|US6887794 *||Dec 30, 2002||May 3, 2005||Jusung Engineering Co., Ltd.||Pre-cleaning method of substrate for semiconductor device|
|US7118992 *||Aug 9, 2004||Oct 10, 2006||Ifire Technologies, Inc.||Wafer thinning using magnetic mirror plasma|
|US7291446 *||Mar 17, 2004||Nov 6, 2007||Tokyo Electron Limited||Method and system for treating a hard mask to improve etch characteristics|
|US8252114 *||Aug 28, 2012||Tokyo Electron Limited||Gas distribution system and method for distributing process gas in a processing system|
|US9105705 *||Mar 6, 2013||Aug 11, 2015||Plasma-Therm Llc||Method and apparatus for plasma dicing a semi-conductor wafer|
|US20030129848 *||Dec 30, 2002||Jul 10, 2003||Kyu-Jin Choi||Pre-cleaning method of substrate for semiconductor device|
|US20040149223 *||Dec 18, 2003||Aug 5, 2004||Lam Research Corporation||Inductively coupled plasma downstream strip module|
|US20050032333 *||Aug 9, 2004||Feb 10, 2005||Turner Terry R.||Wafer thinning using magnetic mirror plasma|
|US20050208434 *||Mar 17, 2004||Sep 22, 2005||Tokyo Electron Limited||Method and system for treating a hard mask to improve etch characteristics|
|US20070049048 *||Aug 31, 2005||Mar 1, 2007||Shahid Rauf||Method and apparatus for improving nitrogen profile during plasma nitridation|
|US20090246374 *||Mar 28, 2008||Oct 1, 2009||Tokyo Electron Limited||Gas distribution system and method for distributing process gas in a processing system|
|US20130001196 *||Jan 3, 2013||Hoffman Daniel J||Projected Plasma Source|
|US20140174359 *||Apr 19, 2012||Jun 26, 2014||Toshiba Mitsubishi-Electric Industrial Systems Corporation||Plasma generator and cvd device|
|WO2005091796A2 *||Feb 10, 2005||Oct 6, 2005||Tokyo Electron Limited||Method and system for treating a hard mask to improve etch characteristics|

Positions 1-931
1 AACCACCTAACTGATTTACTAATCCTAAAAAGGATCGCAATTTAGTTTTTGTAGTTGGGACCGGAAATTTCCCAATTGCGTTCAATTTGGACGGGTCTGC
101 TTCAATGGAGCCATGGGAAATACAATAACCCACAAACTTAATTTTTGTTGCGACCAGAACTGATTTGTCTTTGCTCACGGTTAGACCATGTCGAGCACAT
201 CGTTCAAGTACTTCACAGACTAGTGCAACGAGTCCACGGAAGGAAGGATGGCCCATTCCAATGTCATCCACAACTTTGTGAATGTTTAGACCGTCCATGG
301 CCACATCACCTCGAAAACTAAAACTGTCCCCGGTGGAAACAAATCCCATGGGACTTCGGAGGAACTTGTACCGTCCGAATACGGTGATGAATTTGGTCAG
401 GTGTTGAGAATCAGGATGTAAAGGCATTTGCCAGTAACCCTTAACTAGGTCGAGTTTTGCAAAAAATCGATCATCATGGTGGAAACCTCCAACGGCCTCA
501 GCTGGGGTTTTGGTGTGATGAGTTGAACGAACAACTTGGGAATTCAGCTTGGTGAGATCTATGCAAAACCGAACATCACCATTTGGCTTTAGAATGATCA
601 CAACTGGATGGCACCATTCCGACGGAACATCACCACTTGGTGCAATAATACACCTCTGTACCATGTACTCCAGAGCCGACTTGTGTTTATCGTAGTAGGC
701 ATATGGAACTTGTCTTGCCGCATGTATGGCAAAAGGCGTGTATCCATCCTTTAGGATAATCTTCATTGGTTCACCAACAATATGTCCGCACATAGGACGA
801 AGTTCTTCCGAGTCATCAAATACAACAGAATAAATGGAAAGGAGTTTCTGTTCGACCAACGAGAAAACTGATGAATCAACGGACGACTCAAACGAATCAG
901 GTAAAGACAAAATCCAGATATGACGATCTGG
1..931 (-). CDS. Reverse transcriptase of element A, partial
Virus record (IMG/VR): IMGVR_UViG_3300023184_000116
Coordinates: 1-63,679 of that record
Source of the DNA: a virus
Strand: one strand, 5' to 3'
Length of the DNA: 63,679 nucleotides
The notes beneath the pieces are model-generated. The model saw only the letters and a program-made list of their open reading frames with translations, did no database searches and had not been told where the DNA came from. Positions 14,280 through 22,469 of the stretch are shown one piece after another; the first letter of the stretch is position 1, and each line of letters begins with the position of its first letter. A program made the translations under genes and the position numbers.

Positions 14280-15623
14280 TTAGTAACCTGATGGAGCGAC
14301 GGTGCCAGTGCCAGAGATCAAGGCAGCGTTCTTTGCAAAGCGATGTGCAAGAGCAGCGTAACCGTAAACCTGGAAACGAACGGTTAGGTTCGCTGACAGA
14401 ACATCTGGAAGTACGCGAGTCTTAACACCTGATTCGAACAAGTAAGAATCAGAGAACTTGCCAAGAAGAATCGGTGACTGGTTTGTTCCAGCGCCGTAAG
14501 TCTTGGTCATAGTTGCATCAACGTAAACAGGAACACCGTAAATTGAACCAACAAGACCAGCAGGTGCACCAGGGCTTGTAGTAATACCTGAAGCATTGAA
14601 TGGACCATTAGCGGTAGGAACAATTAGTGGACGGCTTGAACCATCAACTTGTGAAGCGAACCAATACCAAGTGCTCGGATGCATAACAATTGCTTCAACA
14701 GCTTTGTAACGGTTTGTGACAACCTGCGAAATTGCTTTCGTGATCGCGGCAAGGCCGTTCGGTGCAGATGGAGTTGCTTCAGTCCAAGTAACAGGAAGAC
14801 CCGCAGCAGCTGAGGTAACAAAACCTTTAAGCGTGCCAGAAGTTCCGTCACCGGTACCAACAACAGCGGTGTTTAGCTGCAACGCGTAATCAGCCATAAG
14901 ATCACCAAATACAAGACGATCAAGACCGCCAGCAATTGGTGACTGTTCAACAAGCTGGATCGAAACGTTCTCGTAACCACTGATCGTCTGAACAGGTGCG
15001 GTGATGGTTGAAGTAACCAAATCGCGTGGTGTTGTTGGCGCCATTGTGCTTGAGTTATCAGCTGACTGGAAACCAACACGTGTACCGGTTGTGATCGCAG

|WO2005091796A3 *||Feb 10, 2005||Dec 15, 2005||Tokyo Electron Ltd||Method and system for treating a hard mask to improve etch characteristics|
|U.S. Classification||438/725, 204/192.36, 156/345.49, 438/731, 204/298.33, 156/345.42, 134/1, 118/723.0ER, 156/345.46, 204/298.37, 438/732|
|International Classification||H01L21/302, H01J37/32, H01L21/3065, H01L21/205|
|Cooperative Classification||H01J37/32623, H01J37/32357, H01J37/32091, H01J37/3266|
|European Classification||H01J37/32M16, H01J37/32O8, H01J37/32M8B, H01J37/32O10|
|Apr 9, 1991||AS||Assignment|
Owner name: INTERNATIONAL BUSINESS MACHINES CORPORATION, ARMON
Free format text: ASSIGNMENT OF ASSIGNORS INTEREST.;ASSIGNORS:MASUYAMA, AKIRA;SAITOH, TAKAKI;REEL/FRAME:005671/0501
Effective date: 19910401
|Sep 21, 1995||FPAY||Fee payment|
Year of fee payment: 4
|Sep 8, 1999||FPAY||Fee payment|
Year of fee payment: 8
|Dec 3, 2003||REMI||Maintenance fee reminder mailed|
|May 19, 2004||LAPS||Lapse for failure to pay maintenance fees|
|Jul 13, 2004||FP||Expired due to failure to pay maintenance fee|
Effective date: 20040519